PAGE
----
The irony here is that digital cables do measurably affect audio quality, when it has been firmly believed until now that they cannot do so by the very nature of digital. Since the restricted bandwidth of long electrical cables introduces jitter by lengthening the zero crossing transition it seems we are dammed in both camps! The following letter on the problems of Cat5 adds to our woes in this field, but also points again to fibre optics.
I can’t help suspect, however, that because the audio market will pay for a good product, better fibre optic cables and terminators will become popular in due course. I know they are appearing now and I expect somewhat more mail about all this very soon! NK
I was interested to read Noel Keywood’s article ‘Media Message’ in the May 2012 issue. I was particularly interested in his comments regarding signal degradation due to passage over network cables. As a computer network engineer, I am well aware of signal problems due to the poor shielding qualities of standard (CAT5) network cables. Poor cable installation is a very common cause of poor network performance, and can be hard to diagnose unless you know what to look for and/or have the right test equipment. So if you are using network cabling in your hi-fi system, the cable installation needs to be considered carefully.
CAT5’s ability to prevent external noise interfering with the signal, comes from the signal leads being twisted in pairs; each signal lead twisting through 360 degrees continually along it length. This means that if wireless noise hits the cable in one orientation, it will also hit the cable in a 180 degree opposite orientation very nearby. Thereby, any alteration of the signal caused by noise in one orientation, is cancelled out by the same noise passing through the cable in the opposite orientation nearby.
Relying on twisted pair signal leads, to prevent interference, is not a good way of avoiding signal degradation, but for the vast majority of network installations it is good enough. The leads are cheap and easy to install, which leads to good enough being just that - good enough.
So what do good network cable installers do to avoid signal degradation? The key is maintaining the twists. As the twisting provides the only shielding, if the twists stop, so does the shielding.
So what are the common causes of untwisting:
Over-tight cable ties. Cable ties can pinch the cable, causing the twists to straighten out. A good rule of thumb is that you should be able to push the cable back and forth through the tie. If the tie pinches the cable so tight that you cannot move the cable through the tie, then it is also tight enough to straighten out the twists, and you’ve lost the limited shielding twists provide.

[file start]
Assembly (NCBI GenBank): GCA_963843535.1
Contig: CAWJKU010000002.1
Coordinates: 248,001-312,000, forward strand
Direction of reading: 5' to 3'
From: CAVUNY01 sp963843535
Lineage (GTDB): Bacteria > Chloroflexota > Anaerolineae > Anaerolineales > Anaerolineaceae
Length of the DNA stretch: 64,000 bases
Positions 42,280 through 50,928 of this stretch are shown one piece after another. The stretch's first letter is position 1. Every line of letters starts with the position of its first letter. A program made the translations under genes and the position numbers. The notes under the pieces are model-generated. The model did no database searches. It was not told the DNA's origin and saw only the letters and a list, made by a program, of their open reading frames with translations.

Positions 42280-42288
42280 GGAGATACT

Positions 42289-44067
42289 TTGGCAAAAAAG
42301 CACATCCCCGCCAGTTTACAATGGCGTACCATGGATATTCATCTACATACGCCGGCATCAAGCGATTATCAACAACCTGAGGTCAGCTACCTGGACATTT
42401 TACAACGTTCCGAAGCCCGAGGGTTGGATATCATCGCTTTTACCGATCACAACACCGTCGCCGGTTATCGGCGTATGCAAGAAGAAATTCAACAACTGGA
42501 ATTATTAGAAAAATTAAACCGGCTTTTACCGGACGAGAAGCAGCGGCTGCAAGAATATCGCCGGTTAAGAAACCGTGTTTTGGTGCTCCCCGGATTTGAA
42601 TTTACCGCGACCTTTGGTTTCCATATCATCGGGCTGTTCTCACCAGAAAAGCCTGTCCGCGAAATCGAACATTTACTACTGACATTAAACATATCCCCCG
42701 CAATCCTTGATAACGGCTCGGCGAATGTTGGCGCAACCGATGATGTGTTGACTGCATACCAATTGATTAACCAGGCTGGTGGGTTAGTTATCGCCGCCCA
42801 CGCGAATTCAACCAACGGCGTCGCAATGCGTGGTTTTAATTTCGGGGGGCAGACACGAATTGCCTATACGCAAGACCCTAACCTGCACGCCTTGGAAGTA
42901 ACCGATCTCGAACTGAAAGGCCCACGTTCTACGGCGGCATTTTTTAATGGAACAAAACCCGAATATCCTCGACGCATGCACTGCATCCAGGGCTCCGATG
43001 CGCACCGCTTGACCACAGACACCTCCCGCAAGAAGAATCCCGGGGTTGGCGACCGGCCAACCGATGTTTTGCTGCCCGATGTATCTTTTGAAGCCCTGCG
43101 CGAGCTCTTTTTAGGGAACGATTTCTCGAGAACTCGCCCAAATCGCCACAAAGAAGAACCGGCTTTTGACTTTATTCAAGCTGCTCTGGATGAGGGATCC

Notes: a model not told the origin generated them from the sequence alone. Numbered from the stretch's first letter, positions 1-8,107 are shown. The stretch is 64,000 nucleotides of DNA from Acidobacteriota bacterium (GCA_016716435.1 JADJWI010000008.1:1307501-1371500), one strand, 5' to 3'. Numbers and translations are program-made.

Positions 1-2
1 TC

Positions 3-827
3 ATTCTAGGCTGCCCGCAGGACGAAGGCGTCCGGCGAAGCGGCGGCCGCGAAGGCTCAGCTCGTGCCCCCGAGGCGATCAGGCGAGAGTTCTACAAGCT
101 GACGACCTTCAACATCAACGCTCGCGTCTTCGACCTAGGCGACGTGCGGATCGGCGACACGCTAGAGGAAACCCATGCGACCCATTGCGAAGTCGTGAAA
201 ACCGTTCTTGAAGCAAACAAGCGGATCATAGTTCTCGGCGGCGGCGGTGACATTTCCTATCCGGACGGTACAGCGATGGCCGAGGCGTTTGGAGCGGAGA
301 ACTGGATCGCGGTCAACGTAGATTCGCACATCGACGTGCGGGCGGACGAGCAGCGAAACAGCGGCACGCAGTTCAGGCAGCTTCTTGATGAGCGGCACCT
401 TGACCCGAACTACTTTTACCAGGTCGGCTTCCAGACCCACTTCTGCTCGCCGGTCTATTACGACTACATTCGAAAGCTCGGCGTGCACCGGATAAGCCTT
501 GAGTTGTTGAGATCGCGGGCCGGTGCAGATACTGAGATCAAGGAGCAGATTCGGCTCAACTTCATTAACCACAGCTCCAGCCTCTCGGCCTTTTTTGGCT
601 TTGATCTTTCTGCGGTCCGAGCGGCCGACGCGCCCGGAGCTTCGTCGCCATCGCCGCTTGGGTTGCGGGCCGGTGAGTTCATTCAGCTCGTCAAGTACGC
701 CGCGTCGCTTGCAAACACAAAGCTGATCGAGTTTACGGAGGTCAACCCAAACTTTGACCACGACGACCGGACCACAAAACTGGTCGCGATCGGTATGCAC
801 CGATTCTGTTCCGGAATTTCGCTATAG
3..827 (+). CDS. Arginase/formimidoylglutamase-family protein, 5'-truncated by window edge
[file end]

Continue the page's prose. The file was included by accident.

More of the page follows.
Over-tight bends. Cables need to go round corners in smooth curves. If you see a cable pulled taught around the corner of a wall, or wrapped into tight bunches, then there is a good chance the twists have straightened in the bend.
Too much bare wire at joints. This is common when people make up their own cables. The cables need to be untwisted to enter the joints (end connector, punch boards, and mounting plates). Where the cable is straightened shielding is lost, so it needs to be minimised. For example, the straightened cables need to be totally within the end connectors. If you can see bare signal wire entering the connector, then the connector has not been made up properly and signal degradation will result.
Another thing to consider is avoiding noise sources. Try to avoid laying CAT5 network cables alongside or past RF noise emitters:
Do not run network cables through the same conduits as mains cables. Mains cable emit electrical noise. Running a main cable alongside a CAT5 network cable is asking for trouble. If the network cable has to cross a mains cable, try to do it at 90 degrees.
Where cable runs pass though ceiling spaces, keep them away from fluorescent lighting units. Avoid passing cables near to electrically noisy devises such as refrigerators.
However, there is one simple way of overcoming all these problems: don’t use CAT5.
So what are the alternatives:
Coax. Twenty years ago network cables consisted of coax cable connected via BNC connectors. It was thick and therefore difficult to install, but it was also much better at shielding noise, as it contained a continuous metal shield around the cables. Unfortunately, this style of cabling was only commonly used on slow ethernet (10Mb/s as compared to modern 1Gb/s - 100 times faster), and finding modern equipment that will use this style of cabling is unlikely.
Part of the reason for there being a lack of modern coax network equipment, is that there is a much better alternative: fibre. Fibre optic cables can support very high transmission speeds and are immune to RF noise interference. However, it is more expensive and harder to install, so tends to be used to connect between networks, or where there is no alternative.
Saying that, fibre optic cable is the best medium for transmitting network signals, and if they could, network engineers would use it everywhere.
Which begs the question: why isn’t hi-fi equipment using fibre optic network connections?
Network switches with fibre optic ports are more expensive than standard switches, but not that much more – an HP E2520-8 8 port switch costs around £260 pounds and has two SFP ports that can take fibre modules (from around £60 each). A fibre network card to fit into a computer can be had for around £70. When you are looking at hi-fi music streamers costing hundreds if not thousands of pounds a go, that’s hardly a lot of money.
So how long will it be until server to network player connections follow the same trend that CD transport to DAC connects went through - from copper to fibre? Surely it has to happen. I only wonder why we haven’t seen it yet!
A StarTech fibre optic PC card available for £96, allows data to be sent down optical fibre.